A Black father is bringing “Daddy and Me” day to the Philadelphia Ballet
A local father is inspiring Black families to include a trip to the ballet in their repertoire of holiday traditions.
Whether decorating the tree or wearing matching pajamas, the holiday season is all about family traditions. This year, Philadelphia father Lloyd Freeman is starting a new tradition with his children and inviting other Black father figures to do the same.
Since joining the Philadelphia Ballet’s board of trustees in May, Freeman has been working on diversifying the industry. As a part of his ongoing mission, he orchestrated the launch of “Daddy and Me” day at the ballet. On December 11, Freeman and the Philadelphia Ballet are encouraging Black men to bring their families to the company’s matinee performance of “The Nutcracker” by George Balanchine.
“I would love to see more men of color start to support the arts,” Freeman said, per the Philadelphia Inquirer. “When I go, rarely do I see people who look like me.”
This month’s event is a part of a larger mission aiming to increase diversity on and off stage. Since its inception, the ballet industry has been and remains predominantly white, with 50.6% of the industry’s performers being white, 26.9% identifying as Hispanic or Latino, and only 10% as Black. As reported by the Inquirer, the Philadelphia Ballet’s audience mirrors those demographics; according to ballet spokesman Patrick Reiher, 85% of ballet attendees are White, 5.1% are Black, 4.8% are Asian, and 4.7% are Hispanic.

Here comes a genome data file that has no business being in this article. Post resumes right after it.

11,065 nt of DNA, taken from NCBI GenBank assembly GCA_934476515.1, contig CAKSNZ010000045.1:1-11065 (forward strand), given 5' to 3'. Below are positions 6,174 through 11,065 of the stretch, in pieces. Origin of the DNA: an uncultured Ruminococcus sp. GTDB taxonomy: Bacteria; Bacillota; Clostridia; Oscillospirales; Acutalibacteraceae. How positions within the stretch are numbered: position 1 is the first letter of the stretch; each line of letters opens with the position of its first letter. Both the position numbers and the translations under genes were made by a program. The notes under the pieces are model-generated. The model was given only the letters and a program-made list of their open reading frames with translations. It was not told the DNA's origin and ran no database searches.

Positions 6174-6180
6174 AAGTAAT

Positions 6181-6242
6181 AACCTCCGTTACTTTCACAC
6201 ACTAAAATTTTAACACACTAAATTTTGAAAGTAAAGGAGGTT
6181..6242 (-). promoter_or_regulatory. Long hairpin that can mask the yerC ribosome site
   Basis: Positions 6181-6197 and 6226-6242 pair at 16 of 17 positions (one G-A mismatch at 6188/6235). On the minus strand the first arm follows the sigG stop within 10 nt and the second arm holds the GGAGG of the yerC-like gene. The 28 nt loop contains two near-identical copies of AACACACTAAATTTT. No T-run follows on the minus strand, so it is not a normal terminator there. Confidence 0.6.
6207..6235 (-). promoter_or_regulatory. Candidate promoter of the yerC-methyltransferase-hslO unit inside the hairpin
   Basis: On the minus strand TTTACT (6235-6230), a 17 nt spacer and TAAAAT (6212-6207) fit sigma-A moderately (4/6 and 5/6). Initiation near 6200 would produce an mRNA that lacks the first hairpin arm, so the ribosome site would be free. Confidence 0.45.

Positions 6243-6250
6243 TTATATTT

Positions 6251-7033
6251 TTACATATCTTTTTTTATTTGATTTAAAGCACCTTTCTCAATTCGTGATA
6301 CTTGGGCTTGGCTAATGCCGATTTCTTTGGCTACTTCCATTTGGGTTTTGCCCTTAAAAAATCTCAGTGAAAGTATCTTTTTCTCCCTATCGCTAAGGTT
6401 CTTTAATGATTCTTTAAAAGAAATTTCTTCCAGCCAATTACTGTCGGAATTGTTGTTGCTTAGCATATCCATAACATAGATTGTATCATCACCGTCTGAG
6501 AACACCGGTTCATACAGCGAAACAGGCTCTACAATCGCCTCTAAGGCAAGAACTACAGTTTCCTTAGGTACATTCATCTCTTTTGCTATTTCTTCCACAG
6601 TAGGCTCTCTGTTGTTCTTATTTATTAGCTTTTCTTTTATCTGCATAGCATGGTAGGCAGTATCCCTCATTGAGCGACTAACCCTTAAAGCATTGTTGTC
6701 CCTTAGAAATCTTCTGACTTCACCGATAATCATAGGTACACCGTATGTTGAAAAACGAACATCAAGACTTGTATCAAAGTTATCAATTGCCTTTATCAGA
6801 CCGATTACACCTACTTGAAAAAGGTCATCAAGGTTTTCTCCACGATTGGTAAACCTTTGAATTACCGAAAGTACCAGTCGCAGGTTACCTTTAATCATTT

“It’s fair to say that, historically, Black dancers have been underrepresented in the Philadelphia Ballet and across the country,” said the ballet’s Chief Advancement Officer David Chambers. “We acknowledge that we have a lot of work to do.”
While the Philadelphia Ballet, founded in 1963, has ethnically diverse dancers, the company currently has no Black principal dancers. Since its sole Black principal dancer Jermel Johnson retired from his 19-year career in May of this year, the company has been working to do more in diversifying its ranks. Joan Myers Brown, founder of the Black-centric Philadelphia Dance Company (PHILADANCO) hopes to see even more efforts to nurture young Black dancers and connect with the Black community. While she acknowledges the impact of Freeman’s winter event, Brown believes they have a long way to go.
“They have to do more than just say it’s OK for Black daddies to bring their kids,” said Brown. “They have to have more dancers on the stage that look like them. Our kids can see that there’s something else they can do.”
However, Freeman’s children Ailey, 6, and Beau, 3, are eager for another big trip to the theater. After Freeman and his wife Ebony fell in love at the Alvin Ailey Dance Theater, the couple became infatuated with the art of dance, so much so that they named their daughter after the iconic dancer.
While many mothers inquired about attending the event on Dec 11, Freeman stressed the importance of changing the stereotypical image of Black men. Open to children of all ages, tickets for “Daddy and Me” day start at $25 with the code PABALLETDAD.
“Not only are we trying to change the audience, but we are also trying to change society’s perception of Black men and Black fathers,” said Freeman.
“If we want to reimagine what our world could be, all kids need to see this, including the dancers,” emphasized Oscar Holmes IV, who plans on bringing his four-year-old son to the event.
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